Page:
Date: November 6 , 2009
Speaker: Jesper Johansson, Amazon
Topic: Social Aspects of Security and Part 2 on Cloud Computing
Lately there has been an increase in attackers attempting to monetize user's naivety. One of the methods currently in vogue is the use of fake anti-malware software, for which the user is expected to pay. This method permits the attackers to not only install malicious software on an unsuspecting user's computer, the victim also pays the attackers for the privilege. In this presentation, Jesper Johansson will demonstrate one such attack and show how to tell that it is fake.
Throughout the history of computing, there has always been a buzzword of the day. We have all seen “end-user computing”, “Client-server”, “Web 2.0”, “Service Oriented Architectures,” and, of course, who can forget “XML”, “Java”, and “Extranet.”
Today's buzzword is “Cloud Computing.” Some people, notably Larry Ellison, claim Cloud Computing is nothing more than “a computer attached to a network.” While that is obviously correct, in the simplest sense of the word, Cloud Computing has one very important facet: you only buy what you need. Cloud Computing allows you to scale your network almost infinitely, while you need it, and then turn it all off and not pay for it. For example, Harvard Medical School uses Amazon's EC2 service to process millions of genetic tests, without having to purchase datacenters and software licenses to do so. The Washington Post used the same service to process Hillary Clinton's official white house schedule, a task requiring almost two months of compute time, in just over one day, at a cost of under $150.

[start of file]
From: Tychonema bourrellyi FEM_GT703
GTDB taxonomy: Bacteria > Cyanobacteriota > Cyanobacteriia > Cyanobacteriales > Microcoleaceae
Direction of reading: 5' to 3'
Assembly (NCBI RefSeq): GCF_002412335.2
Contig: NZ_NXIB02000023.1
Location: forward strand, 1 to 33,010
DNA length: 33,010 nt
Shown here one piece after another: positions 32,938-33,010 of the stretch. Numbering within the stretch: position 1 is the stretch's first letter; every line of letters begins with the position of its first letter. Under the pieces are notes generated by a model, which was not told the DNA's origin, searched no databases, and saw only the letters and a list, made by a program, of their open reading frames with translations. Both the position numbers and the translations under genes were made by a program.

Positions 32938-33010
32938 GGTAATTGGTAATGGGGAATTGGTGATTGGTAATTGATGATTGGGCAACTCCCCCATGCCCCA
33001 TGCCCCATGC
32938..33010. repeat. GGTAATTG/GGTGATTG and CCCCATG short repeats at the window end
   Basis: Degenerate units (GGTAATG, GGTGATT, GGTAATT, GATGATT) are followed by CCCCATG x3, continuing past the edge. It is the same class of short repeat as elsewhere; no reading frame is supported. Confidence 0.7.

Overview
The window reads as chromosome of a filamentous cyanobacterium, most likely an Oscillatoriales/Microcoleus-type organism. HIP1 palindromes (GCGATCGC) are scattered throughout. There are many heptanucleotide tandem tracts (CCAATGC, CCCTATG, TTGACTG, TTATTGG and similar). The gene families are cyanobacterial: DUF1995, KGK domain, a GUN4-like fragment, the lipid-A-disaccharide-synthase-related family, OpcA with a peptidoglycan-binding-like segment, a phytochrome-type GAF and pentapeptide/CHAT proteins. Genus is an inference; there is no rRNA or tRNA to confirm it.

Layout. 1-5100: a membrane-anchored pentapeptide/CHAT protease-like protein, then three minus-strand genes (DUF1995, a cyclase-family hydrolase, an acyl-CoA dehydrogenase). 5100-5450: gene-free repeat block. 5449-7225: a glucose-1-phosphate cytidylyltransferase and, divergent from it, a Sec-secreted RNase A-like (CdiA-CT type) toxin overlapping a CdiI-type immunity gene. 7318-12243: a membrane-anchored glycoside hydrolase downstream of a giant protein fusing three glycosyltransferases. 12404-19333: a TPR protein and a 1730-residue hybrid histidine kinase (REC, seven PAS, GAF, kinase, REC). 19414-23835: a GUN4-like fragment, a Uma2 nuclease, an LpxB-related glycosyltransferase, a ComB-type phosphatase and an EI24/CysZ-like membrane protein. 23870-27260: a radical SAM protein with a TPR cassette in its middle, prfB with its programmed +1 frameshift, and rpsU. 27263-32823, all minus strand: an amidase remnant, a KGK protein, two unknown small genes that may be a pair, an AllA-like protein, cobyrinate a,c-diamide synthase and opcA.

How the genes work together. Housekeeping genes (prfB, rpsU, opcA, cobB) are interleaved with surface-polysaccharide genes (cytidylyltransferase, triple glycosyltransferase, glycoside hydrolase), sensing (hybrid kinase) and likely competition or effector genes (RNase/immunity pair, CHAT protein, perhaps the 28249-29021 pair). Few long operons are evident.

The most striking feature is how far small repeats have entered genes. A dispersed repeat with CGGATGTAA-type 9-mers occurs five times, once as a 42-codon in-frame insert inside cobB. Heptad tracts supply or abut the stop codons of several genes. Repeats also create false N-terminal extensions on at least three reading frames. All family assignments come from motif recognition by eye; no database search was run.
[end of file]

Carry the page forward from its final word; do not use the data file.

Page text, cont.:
Clearly, while Ellison is correct, there are some fundamental differences between cloud computing and just hooking a computer up to a network. In this session, Jesper Johansson will lead a discussion on not only research areas surrounding Cloud Computing, but also how to leverage Cloud Computing to perform research.
Jesper M. Johansson is Principal Security Architect for a well-known Fortune 200, working on risk-based security vision and security strategy. He is also a contributing editor to TechNet Magazine. His work consists of ensuring security in some of the largest, most distributed systems in the world. He holds a Ph.D. in Management Information Systems, has more than 20 years experience in security, and is a Microsoft Most Valuable Professional (MVP) in Enterprise Security. His latest book is the Windows Server 2008 Security Resource Kit.